Paul Huras is the executive director of the Local Health Integration Network (LHIN) which controls funding for 126 health groups in Eastern Ontario. He admits that there is a chronic shortage of doctors in the area, and offers this advice to people who live out here and don't have a doctor:
1. Contact the department of family medicine at Queen's University in Kingston - they may know of some recent graduates who have set up in the Quinte area and are accepting patients.
2. Call local doctors, of which there are about 75 in the Hastings-Prince Edward counties area. Sometimes a doctor will be able to take four or five patients but does not advertise the fact because the office would get hundreds of telephone calls.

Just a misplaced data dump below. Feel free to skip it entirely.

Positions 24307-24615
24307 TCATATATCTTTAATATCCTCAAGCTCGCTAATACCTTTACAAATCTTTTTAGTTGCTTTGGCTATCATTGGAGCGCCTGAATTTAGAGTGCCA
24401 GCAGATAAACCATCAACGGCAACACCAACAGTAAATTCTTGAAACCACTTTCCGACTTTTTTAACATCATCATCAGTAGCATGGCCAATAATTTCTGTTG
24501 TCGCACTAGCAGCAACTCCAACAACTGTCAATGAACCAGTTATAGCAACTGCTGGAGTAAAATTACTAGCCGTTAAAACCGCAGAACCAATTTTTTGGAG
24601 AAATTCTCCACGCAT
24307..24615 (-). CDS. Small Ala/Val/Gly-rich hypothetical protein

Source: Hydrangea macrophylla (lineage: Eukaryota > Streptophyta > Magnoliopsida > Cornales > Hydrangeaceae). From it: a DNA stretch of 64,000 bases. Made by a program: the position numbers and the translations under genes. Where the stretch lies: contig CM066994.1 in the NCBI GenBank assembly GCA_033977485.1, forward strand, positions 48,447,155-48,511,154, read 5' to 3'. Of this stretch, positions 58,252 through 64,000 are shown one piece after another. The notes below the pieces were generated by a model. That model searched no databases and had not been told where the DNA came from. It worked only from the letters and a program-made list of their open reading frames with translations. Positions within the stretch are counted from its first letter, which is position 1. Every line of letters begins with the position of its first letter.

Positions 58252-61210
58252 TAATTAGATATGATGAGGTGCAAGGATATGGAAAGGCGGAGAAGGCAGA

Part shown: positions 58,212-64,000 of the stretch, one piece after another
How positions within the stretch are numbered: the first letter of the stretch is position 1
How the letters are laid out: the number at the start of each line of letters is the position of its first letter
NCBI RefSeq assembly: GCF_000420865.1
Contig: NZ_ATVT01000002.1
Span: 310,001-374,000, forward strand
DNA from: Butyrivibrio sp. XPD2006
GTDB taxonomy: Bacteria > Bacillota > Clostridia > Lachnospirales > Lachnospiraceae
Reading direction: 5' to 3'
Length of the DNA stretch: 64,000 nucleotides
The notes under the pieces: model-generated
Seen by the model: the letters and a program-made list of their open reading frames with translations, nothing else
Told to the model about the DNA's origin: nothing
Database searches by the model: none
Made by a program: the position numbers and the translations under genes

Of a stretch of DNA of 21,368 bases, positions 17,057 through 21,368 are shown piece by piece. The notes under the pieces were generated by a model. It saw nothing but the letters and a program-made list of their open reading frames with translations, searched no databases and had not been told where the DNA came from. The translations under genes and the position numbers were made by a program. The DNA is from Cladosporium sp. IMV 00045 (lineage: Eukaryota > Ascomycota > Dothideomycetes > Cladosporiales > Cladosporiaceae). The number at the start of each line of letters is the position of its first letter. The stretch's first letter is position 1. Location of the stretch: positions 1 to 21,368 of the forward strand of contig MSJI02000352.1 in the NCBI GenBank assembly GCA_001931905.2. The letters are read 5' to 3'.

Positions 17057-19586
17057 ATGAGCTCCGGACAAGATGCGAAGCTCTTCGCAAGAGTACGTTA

3. Write to local family doctors, explaining "anticipated health-care" needs. This method was used by a person new to the area as an employee of the South East LHIN office in Belleville and it worked, Huras said.
4. Go to the College of Physicians and Surgeons of Ontario website, where there is a listing of family doctors and whether they are taking on new patients.
It's hard not to laugh when I read this list. Canadians smugly defend their health-care system as a model that the rest of the world (specifically the US) should emulate, but we have health service in Eastern Ontario on a level with parts of the Third World, and you have to beg to be taken on by a local physician. When I moved out here from Toronto, I waited six years to get on a local physician's caseload, and that was only after I assured her that I was in excellent health and was unlikely to use her services very often. It is not uncommon for patients here to be chosen by lottery when a new physician moves to the area.
Michael Moore should have brought his Sicko film crew out to Belleville for a real snapshot of health care in Canada.